The facts

The claimant had been hit by a bus causing her to suffer severe injuries to her head, body and internal organs. A trial on the issue of liability took place in 2014 where it was held that the claimant was entitled to recover 90% of her claim. The remaining issues in dispute were in respect of causation and quantum. In particular, the claimant’s case was that their developmental abnormalities and ongoing disabilities were as a result of the accident.

The claimant’s expert witnesses reported that there had been a causal link between the accident and her ongoing disabilities. In comparison, the defendants’ expert evidence indicated that the claimant’s developmental abnormalities were purely coincidental.

During the course of the proceedings, one of the claimant’s experts retired. As a result, she instructed a new paediatric neurologist to prepare a report and they initially reached a similar conclusion to the previous expert. However, the new expert stated that they could no longer support the claimant’s case after they had reviewed the defendant’s expert evidence.

The claimant subsequently instructed a different paediatric neurologist who provided an unfavourable prognosis stating that the claimant’s developmental abnormalities were not linked to the accident.

The claimant instructed a fourth expert who concluded that she had suffered a brain injury and that it was hard to believe that her disabilities were not related to the accident.

The defendant argued that the claimant was “expert shopping” because she was picking and choosing the most favourable expert reports.

At first instance, the claimant successfully applied for permission to rely on the report of the fourth expert.

The defendant appealed the decision submitting that the claimant was “expert shopping” and should not have been permitted to rely on the report of the fourth expert. Alternatively, it was submitted that the master should have ordered disclosure of the previous reports and then relisted the matter to consider whether the fourth report could be relied on.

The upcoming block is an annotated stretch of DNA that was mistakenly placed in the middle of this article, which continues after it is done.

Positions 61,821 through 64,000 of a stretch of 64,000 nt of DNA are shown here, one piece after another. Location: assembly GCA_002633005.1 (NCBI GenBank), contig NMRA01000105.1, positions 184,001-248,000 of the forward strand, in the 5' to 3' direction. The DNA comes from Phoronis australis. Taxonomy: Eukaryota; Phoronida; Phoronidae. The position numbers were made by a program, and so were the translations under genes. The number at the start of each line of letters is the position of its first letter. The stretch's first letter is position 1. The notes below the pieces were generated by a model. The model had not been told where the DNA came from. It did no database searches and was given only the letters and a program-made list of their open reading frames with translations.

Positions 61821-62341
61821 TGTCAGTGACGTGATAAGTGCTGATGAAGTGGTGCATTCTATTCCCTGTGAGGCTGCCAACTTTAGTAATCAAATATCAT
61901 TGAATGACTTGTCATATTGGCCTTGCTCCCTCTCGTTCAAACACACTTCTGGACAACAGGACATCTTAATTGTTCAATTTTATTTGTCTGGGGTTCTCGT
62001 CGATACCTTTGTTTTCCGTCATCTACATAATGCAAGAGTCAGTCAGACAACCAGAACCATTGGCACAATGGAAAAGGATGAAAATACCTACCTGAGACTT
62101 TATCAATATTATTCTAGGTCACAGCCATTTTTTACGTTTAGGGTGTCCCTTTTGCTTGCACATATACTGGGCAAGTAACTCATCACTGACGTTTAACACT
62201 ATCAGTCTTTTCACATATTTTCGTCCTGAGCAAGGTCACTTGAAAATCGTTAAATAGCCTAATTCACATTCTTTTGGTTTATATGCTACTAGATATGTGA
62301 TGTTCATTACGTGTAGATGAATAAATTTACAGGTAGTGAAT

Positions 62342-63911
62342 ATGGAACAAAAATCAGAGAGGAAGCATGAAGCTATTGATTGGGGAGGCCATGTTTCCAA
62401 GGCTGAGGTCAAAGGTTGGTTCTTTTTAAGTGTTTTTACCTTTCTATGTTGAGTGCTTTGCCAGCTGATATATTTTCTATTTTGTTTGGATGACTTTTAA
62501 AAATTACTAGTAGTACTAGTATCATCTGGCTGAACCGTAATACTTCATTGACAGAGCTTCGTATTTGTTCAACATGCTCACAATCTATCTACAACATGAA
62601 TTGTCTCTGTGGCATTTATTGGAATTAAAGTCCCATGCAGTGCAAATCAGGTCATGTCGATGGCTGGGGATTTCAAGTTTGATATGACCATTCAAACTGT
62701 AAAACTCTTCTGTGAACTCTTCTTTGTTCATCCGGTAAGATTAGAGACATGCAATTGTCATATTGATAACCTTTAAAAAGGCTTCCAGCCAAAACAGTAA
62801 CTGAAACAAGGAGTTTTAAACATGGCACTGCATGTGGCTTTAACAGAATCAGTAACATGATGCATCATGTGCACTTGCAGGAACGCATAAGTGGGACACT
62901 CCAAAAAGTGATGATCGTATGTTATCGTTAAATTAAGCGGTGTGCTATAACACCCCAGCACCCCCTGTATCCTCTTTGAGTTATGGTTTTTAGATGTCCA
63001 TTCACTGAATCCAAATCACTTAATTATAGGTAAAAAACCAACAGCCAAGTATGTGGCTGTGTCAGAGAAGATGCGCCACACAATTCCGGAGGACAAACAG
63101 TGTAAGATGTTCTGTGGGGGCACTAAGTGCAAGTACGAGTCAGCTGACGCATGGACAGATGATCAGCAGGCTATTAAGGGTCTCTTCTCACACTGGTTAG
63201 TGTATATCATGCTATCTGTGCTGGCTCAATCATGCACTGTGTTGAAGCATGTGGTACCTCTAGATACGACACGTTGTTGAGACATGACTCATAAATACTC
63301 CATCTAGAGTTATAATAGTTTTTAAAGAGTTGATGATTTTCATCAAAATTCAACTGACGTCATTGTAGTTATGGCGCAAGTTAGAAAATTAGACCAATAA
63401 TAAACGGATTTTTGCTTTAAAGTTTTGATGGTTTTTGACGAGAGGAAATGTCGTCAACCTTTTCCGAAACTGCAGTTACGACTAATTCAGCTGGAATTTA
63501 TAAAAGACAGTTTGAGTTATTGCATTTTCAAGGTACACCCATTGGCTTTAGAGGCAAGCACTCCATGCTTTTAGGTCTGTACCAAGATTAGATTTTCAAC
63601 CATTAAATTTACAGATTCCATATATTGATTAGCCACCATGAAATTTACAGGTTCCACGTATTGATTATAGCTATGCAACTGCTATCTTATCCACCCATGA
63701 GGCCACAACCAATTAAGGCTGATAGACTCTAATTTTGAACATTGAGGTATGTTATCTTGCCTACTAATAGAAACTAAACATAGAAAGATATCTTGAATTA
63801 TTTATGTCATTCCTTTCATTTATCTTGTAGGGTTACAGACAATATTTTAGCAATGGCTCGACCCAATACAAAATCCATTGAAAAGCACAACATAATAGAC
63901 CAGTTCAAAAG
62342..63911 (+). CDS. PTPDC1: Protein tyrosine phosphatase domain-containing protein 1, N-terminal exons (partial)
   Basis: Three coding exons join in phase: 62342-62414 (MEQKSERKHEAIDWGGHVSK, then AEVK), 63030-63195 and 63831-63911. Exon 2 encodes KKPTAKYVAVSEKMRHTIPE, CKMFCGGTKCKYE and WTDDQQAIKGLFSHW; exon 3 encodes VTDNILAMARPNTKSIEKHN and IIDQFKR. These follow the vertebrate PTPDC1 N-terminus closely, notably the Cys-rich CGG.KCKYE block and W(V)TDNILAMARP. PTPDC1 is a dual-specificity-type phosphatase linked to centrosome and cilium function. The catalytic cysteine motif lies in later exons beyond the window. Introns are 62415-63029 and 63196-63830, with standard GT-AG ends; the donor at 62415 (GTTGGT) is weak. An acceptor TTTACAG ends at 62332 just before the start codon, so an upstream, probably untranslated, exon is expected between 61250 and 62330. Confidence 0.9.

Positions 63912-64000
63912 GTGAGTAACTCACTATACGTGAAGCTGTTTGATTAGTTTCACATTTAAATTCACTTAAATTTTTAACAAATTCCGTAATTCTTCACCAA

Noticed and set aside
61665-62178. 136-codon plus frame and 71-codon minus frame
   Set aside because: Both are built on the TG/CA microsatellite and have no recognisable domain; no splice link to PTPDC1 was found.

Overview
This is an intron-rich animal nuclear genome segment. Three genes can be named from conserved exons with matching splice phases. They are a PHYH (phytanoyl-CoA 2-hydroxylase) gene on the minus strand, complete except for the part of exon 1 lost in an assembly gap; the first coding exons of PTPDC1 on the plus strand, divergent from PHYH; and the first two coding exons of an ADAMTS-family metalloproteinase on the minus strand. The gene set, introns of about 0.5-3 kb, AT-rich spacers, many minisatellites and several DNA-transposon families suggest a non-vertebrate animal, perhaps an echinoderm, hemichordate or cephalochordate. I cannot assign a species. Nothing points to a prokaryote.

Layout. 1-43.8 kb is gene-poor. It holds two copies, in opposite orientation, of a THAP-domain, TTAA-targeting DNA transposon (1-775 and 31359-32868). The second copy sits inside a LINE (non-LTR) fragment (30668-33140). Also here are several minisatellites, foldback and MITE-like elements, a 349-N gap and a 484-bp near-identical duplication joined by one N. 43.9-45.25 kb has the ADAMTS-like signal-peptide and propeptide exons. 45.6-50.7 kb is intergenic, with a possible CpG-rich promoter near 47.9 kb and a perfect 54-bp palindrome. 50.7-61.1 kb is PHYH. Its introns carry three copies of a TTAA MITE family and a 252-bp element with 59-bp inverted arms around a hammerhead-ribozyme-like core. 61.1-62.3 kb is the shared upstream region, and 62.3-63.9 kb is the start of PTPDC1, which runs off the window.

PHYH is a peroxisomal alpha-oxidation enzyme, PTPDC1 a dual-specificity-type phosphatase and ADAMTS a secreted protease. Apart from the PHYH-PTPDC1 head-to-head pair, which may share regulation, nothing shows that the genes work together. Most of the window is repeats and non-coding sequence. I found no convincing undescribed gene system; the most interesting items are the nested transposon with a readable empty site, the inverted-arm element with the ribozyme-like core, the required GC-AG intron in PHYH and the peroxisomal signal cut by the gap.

Decision

On appeal, it was noted that this was not a case where the claimant had lost confidence in the abilities or knowledge of the expert and there was a distinction to be made between loss of confidence in an expert and an expert changing their mind. It was held that there may be good reason for seeking a second opinion and relying on a report from a different expert.

It was stated that a good reason for wishing to rely on a report of a new expert could include circumstances where a report is disappointingly favourable to the opponent. Also, causation was a highly controversial issue and it was concluded that the master had exercised his discretion well within the ambit of his case management powers when permitting the claimant’s application.

It was held that the master had the discretion to permit the claimant to rely on a different expert as the courts discretion was not limited to cases where a party had lost confidence in an expert. Also, there was no error of law and it was held that the master had correctly focussed on the high value and complexity of the case. Further, the master’s concern in relation to “expert shopping” was reflected by the claimant being required to disclose all underlying reports.